Comedy is Hot and Live Music is Back, Baby

By Sean Phipps

Chattanooga is a funny name for a city. Go ahead, say it slowly … “Chat-A-NOOGA.” So, it’s no surprise that this city is home to a rich stand-up comedy scene. Or maybe that does come as a surprise. 

On any given night throughout the week, local bars, hotels and restaurants host open-mics and curated shows for locals and visiting comics to show off their talents. 

Donnie Marsh is a local comic and promoter. He hosts an open mic at Pax Breu Ruim on Main Street the first and third Tuesdays of the month, among other shows in town. 

Comedian performs at Pax Breu Ruim

“For most of my life I thought that to start doing stand-up comedy you had to either move to New York or LA, and then resign yourself to poverty until you became a star and could stop being funny,” Marsh said. 

But he quickly found his footing at local open mics in 2015. And he learned that many of the local comics were serious about their passion for performance. 

“I could tell they were putting real effort into their writing instead of just rambling or trying to get a rise out of the audience,” he said. “The first time I went onstage my jokes weren’t great, but my stage presence was decent and the feedback I got from the audience and established regulars helped me to gradually improve.” 

Flash forward a few years later and a prospective comic has opportunities to get on stage almost every night of the week to hone their craft. Thanks, mainly, to local comics who have built relationships with local venues like JJ’s Bohemia, Barley’s Taproom, Exile on Main Street and Bode

“There’s definitely a healthy culture of DIY initiative in Chattanooga,” he said. “All of us who took the initiative to start our own shows did so in order to produce them our way and get more stage time, which has created a wonderful little comedy ecosystem that no one person or institution controls.” 

Chattanooga even boasts a musical comedy showcase these days. Ryan Darling and Dave Hannah (known as Good Cop/Rad Cop) host the Rad Ole Opry every three months. The show features local musicians and bands coming together to perform. 

Two comedians perform on stage

“A lot of standup comedy frowns at musical acts and there’s not a lot of places for these people to do their songs, so we made a space for them,” Darling said. “We also add a band to the bill to help bridge the gap from comedy music to ‘real music’ but it’s just an excuse for our band to play with real musicians.” 

Other cities are starting to take note of Chattanooga’s success. 

The city is getting a bit of a reputation as a “hot” comedy scene, according to local comic/promoter Jeff Greenspan. His show Carpetbagger’s Comedy Night at Bode Hotel is every first and third Friday. Although it’s not an “open-mic,” it features a mix of visiting talent from New York and Atlanta along with local comics.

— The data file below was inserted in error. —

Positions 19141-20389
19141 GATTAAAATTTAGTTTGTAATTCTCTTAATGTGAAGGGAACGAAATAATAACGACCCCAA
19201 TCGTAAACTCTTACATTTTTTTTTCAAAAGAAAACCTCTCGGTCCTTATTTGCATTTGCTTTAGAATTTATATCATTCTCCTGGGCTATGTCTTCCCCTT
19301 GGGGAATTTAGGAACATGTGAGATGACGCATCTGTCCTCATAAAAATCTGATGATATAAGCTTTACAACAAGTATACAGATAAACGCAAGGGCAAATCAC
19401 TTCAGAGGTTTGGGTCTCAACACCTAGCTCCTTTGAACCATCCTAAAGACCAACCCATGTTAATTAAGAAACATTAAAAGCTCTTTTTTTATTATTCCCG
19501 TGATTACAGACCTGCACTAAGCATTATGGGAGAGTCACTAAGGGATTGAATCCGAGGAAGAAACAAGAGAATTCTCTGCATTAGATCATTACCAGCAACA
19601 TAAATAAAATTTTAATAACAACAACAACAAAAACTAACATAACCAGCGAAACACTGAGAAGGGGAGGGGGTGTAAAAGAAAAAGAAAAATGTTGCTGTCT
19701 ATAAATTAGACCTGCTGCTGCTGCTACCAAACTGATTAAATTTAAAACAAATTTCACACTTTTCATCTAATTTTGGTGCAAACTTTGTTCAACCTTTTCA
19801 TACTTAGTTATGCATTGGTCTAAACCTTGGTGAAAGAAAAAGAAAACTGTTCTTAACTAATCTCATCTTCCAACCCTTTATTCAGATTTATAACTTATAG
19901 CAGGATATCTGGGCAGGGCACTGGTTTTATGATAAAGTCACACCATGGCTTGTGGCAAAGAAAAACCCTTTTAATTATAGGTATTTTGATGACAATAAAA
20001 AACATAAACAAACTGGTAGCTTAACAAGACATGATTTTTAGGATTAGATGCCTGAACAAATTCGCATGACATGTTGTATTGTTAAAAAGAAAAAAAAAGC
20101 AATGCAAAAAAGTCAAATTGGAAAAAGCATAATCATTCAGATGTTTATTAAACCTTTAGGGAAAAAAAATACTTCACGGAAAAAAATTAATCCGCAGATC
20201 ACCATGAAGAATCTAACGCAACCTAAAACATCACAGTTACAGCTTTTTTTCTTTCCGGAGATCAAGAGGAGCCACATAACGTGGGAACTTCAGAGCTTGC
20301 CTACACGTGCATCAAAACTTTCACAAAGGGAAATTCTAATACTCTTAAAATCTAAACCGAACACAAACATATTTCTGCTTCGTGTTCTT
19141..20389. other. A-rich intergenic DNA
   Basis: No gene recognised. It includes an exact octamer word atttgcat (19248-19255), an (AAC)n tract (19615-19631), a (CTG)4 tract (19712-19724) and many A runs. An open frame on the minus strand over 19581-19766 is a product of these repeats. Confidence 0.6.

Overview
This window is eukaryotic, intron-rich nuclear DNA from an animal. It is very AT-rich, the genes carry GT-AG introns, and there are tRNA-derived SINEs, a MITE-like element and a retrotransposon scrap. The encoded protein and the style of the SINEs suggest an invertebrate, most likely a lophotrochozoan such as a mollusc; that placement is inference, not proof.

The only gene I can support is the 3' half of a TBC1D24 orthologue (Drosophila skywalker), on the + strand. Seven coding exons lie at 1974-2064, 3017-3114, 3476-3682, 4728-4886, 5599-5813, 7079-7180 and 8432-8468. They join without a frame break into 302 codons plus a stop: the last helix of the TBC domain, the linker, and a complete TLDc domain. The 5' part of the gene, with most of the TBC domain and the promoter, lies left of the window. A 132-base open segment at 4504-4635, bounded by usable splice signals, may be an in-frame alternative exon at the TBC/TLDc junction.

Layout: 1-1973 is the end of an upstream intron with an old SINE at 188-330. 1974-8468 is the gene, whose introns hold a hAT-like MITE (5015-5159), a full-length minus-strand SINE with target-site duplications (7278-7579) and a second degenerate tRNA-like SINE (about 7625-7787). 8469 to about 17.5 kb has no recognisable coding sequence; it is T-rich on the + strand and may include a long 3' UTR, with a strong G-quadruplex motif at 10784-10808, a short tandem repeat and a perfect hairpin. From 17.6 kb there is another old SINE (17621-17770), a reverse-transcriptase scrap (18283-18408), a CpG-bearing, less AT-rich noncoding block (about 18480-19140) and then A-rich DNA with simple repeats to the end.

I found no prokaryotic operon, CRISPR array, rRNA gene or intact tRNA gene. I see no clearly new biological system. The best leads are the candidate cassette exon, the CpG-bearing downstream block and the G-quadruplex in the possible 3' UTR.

“This show has developed a good reputation,” Greenspan said. “I can tell by messages we get that people are talking about Chattanooga. The food is good, the people are nice, and the room is hip. I’ve been really glad that in a small way it’s brought the north and south together.” 

Brooklyn native Greenspan moved to Chattanooga following some freelance work. Now, he’s a local and has fully immersed himself in the comedy scene. 

His visiting guests often do what has become known as “The Chattanooga Run.” Comics will spend the entire week here performing at a Comedy Catch open-mic, at Barley Taproom, and then Thursday night at JJ’s Bohemia before Friday’s Bode showcase. 

Comedians at Bode

“There’s a line of community that I’ve never experienced here,” he said. “Chattanooga is just an interesting place because it’s somewhat purple. A good literal mix of viewpoints. You can move here and be an artist. You can live and not live terribly. And you can commute to get exposure. It’s a gem for artists.” 

Marsh agrees. 

“I think boundaries force creativity,” he said. “They can be really good for comedy because you have to get your point across in a way that won’t lose the audience, either by walking that edge carefully, or deliberately crossing it. Either way, that boundary is a great tool of comedy, and most of us grew up using a firm one.” 

At the center of Chattanooga’s scene is The Comedy Catch at the Choo-Choo complex. For nearly 40 years, “The Catch” (as locals call it) has earned a reputation as the city’s premier comedy venue. And that hasn’t changed. Even with a host of other venues, the “rising tide” of quality comedy helps the overall scene thrive. 

“The Comedy Catch has so much history and I love the staff there,” Marsh said. “I’ve met tremendous comedians with bright presence and futures just by emceeing some weekends there: Fortune Feimster, Dusty Slay, Chris Redd, Dale Jones …” 

And Greenspan says Chattanooga is nowhere near its comedy capacity. “We go to other communities, and we know people are talking about Chattanooga,” he said. “We’re going to see a lot more people moving here to do comedy.” 

Open Mic Nights

Mondays / 8 p.m. 
EXILE OFF MAIN, 1634 Rossville Ave. 

1st & 3rd Tuesdays / 8 p.m. 
Pax Breu Ruim, 516 E. Main St. 

Wednesdays / 8:30 p.m.
Barley, 235 E. M.L. King Blvd. 

1st & 3rd Wednesdays / 7:30 p.m.
The Comedy Catch, 29 Station St. 

Thursdays / 8:30 p.m.
JJ’s Bohemia, 231 E. M.L. King Blvd 

Comedy Catch

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